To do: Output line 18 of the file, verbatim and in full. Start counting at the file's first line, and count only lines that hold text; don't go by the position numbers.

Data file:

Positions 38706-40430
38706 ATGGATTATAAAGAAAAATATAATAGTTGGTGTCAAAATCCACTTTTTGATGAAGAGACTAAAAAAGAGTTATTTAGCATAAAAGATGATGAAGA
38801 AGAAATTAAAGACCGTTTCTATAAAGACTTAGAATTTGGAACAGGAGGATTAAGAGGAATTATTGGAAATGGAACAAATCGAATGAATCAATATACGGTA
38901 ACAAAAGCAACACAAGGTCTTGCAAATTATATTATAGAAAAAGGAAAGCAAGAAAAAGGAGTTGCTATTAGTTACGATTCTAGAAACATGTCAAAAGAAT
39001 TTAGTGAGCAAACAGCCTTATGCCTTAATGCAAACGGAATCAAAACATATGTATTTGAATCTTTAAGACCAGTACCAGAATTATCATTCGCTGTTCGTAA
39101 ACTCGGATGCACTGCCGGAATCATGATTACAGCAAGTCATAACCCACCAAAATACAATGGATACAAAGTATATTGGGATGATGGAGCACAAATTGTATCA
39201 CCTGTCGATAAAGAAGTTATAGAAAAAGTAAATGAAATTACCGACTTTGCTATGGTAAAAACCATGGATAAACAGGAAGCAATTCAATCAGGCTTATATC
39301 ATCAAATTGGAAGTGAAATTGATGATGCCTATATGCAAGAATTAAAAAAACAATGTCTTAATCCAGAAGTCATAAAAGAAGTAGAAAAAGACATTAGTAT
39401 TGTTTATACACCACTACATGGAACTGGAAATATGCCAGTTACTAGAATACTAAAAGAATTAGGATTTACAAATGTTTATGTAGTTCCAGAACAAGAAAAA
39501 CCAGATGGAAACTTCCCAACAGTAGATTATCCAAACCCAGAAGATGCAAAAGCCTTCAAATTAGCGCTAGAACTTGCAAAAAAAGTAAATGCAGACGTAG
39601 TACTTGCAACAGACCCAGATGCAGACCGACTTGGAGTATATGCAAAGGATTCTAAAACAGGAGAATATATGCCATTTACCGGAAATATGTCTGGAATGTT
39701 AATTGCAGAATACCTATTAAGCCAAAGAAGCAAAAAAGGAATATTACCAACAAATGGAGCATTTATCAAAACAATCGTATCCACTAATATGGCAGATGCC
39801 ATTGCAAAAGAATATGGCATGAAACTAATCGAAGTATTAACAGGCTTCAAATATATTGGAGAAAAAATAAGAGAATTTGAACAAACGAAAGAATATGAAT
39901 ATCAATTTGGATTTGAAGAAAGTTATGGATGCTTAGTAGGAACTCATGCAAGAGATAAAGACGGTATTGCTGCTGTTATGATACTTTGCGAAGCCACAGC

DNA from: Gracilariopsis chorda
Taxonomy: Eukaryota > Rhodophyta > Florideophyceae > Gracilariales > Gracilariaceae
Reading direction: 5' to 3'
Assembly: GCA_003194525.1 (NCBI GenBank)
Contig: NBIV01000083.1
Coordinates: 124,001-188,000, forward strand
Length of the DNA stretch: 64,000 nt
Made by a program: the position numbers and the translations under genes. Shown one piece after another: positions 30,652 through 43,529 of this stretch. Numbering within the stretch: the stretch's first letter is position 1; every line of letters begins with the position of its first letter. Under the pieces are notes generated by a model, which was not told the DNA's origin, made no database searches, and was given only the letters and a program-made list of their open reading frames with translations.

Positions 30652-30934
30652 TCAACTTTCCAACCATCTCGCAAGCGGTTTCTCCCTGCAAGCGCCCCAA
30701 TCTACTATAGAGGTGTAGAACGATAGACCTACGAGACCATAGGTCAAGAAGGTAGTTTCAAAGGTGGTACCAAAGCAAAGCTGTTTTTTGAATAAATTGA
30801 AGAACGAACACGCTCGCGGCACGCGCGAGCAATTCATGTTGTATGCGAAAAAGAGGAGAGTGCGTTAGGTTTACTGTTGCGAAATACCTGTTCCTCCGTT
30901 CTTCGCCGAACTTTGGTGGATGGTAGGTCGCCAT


Assembly: GCA_003194525.1 (NCBI GenBank)